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4th of July

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Usually for the 4th of July, my husband's family goes to an empty field near the Balloon Fiesta Park to watch the fireworks without having to fight the crowds. Since Micah was born, however, we haven't done that because my early-to-bed, early-to-rise child just couldn't stay up late enough to enjoy the show. This year wasn't any different, despite my efforts. I even put him down for a late nap and let him sleep for almost three hours so he could stay up later, but by the time 7pm rolled around, he was rubbing his eyes and drooping in front of his cartoons. The moment his little head hit the pillow he was out. Oh, well.

We did get to enjoy the parade in our little village, though. It was a gorgeous day - partly cloudy, and enough of a breeze that the 90+ degree weather was tolerable. The smell of sunscreen and candy, the smell of summertime.

We got there an hour early because the two-lane road running down the center of the village shuts down when the parade starts. Micah sat in the front with me and watched the fire trucks and floats go by to get to the start of the parade, keeping up a running commentary about what people were doing and what they were carrying. He was fascinated by the lawn chairs and hats everyone had.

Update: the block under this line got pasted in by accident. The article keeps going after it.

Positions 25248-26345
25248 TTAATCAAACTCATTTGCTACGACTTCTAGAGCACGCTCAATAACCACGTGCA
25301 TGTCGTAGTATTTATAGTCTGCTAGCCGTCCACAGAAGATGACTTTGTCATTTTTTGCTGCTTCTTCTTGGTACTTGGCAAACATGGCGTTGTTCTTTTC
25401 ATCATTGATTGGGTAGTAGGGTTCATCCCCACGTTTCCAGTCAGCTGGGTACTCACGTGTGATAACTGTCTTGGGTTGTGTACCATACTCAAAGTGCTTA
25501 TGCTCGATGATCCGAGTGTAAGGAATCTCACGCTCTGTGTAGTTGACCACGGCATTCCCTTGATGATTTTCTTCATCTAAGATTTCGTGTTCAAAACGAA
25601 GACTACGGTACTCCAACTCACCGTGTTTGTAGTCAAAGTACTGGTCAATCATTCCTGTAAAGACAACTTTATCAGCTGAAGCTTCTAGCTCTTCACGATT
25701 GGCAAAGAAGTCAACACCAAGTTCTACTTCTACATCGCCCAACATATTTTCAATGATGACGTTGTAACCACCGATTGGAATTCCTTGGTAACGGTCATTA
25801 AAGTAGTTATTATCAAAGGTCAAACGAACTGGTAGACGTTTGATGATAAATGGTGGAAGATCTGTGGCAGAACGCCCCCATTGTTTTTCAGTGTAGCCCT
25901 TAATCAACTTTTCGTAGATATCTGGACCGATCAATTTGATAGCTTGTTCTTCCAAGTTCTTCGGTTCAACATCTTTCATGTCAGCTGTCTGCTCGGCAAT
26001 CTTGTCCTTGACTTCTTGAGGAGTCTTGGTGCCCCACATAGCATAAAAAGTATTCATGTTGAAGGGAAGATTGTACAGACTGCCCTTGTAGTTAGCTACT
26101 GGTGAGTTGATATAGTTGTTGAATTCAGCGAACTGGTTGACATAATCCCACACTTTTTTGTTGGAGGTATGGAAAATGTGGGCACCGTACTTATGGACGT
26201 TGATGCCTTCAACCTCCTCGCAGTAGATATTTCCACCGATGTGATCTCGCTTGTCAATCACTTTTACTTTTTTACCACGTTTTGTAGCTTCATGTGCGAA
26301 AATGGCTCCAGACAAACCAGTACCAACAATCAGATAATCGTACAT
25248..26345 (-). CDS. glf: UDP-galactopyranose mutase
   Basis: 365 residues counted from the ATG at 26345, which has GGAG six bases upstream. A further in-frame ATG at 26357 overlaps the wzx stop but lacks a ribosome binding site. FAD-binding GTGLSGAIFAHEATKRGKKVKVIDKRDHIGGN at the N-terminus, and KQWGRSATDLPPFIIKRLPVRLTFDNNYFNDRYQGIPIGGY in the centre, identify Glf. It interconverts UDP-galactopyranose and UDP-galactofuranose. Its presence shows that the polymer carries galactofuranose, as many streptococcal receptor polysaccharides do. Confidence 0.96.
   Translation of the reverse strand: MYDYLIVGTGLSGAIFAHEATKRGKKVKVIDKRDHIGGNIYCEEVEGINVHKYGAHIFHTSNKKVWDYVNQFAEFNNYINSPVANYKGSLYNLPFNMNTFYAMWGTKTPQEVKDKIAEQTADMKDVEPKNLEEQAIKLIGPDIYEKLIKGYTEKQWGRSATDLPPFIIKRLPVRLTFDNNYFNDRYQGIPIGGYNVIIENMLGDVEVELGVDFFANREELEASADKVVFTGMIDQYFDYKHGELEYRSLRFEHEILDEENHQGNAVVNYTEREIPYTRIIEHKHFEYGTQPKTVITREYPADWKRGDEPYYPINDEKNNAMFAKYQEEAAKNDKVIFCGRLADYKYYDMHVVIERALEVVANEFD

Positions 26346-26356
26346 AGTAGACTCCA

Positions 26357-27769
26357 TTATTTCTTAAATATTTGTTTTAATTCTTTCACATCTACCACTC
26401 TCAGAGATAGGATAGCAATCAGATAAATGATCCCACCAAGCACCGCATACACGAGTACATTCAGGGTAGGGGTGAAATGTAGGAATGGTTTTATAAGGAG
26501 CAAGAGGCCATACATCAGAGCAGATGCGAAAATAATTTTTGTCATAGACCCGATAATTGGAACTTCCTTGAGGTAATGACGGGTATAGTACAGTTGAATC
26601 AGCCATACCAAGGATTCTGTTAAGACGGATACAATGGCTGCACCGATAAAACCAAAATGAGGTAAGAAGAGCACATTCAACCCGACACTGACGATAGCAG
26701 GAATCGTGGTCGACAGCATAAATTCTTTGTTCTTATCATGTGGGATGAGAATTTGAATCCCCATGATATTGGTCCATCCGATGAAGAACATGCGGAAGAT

Grandpa Martinez came and parked next to us (in the driveway of the little blue house we used to live in, where Antonio's brother now lives), and he brought two lawn chairs that he put literally inches from the edge of the road so we could watch. Normally I have to reign Micah in for events like this, but he stood between my knees the entire time, wide-eyed and occasionally speechless. That's always surprising!

Once the "serious" floats pass by at the beginning of the parade (which lasted an hour and a half, crazy long!), everyone breaks out the squirt guns and start a war between the spectators and the people riding the floats. Every year, there's a group of people across the street from the little blue house that bring in huge tubs of water and these guns that have serious range and liberal showers. So not only did we get soaked, but so did Grandpa!